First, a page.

People with schizophrenia may have a reputation for being involved in violent crime, but that seems to be valid only if they also have a problem with substance abuse, a study suggests.
Prior research has indicated that people with schizophrenia are up to six times more likely than people in the general population to commit violent crimes. In fact, current guidelines recommend that all schizophrenic patients should be evaluated for their propensity to commit these acts, Dr. Seena Fazel, from Warneford Hospital, Oxford, UK, and colleagues explain in their report in this week’s Journal of the American Medical Association.
To investigate further, they studied data on 8003 schizophrenia patients and 80,025 population “controls” who were followed from 1973 to 2006 for violent crime convictions.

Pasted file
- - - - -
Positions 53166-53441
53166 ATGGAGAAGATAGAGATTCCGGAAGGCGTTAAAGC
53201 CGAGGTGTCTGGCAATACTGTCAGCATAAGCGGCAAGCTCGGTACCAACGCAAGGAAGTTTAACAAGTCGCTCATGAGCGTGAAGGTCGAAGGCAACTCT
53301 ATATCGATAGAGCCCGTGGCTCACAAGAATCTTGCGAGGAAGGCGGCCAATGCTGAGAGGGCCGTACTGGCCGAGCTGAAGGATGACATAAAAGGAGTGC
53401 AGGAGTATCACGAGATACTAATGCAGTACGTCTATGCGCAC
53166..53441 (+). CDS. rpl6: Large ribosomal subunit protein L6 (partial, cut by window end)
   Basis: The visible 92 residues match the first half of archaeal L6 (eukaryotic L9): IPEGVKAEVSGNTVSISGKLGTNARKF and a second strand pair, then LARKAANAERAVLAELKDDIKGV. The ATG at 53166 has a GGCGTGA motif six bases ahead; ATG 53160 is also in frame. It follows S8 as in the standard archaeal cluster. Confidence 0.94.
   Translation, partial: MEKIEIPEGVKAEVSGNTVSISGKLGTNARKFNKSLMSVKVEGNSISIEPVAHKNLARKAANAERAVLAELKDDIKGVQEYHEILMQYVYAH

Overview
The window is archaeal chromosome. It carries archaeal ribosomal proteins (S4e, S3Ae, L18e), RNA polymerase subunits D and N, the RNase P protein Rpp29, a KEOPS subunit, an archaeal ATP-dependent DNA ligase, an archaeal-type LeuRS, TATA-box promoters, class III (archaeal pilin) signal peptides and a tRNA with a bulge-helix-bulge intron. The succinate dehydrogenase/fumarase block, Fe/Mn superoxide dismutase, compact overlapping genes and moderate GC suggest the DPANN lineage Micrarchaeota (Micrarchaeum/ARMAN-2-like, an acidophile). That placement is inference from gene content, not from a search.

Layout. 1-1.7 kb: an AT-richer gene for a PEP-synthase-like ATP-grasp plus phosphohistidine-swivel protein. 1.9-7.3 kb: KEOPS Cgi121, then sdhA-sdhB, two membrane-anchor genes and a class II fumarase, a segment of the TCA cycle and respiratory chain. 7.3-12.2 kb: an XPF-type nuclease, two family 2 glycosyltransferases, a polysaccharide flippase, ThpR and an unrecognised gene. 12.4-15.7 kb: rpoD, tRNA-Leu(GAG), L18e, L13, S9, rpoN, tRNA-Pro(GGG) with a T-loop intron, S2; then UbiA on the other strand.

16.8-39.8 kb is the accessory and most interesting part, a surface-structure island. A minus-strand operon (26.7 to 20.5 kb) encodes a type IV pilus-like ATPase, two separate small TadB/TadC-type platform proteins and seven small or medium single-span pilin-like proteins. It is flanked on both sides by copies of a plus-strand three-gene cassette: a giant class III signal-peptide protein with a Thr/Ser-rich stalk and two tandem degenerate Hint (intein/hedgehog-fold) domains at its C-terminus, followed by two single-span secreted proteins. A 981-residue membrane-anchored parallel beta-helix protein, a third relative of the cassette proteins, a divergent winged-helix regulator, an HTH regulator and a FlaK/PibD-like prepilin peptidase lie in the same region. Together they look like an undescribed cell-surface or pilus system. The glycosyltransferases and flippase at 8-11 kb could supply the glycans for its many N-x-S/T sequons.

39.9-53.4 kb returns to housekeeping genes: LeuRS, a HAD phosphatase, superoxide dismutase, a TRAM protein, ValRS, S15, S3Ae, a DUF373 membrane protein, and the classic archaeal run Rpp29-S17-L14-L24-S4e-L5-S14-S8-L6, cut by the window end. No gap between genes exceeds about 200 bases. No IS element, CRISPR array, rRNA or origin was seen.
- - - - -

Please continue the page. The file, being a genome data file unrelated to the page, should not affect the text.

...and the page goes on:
The overall analysis showed that schizophrenia doubled the likelihood of being involved in violent crime. Further analysis, however, showed that most of the association was driven by a fourfold increase in the odds of committing one or more violent crimes among patients who also abused drugs.
Without substance abuse, the likelihood of violent crime was only 20 percent higher among people with schizophrenia than those in the general population.
These findings, the authors conclude, suggest that the current recommendation to perform violent risk assessment in all patients with schizophrenia, rather than just in those with substance abuse, may need to be revised.
SOURCE: Journal of the American Medical Association, May 20, 2009.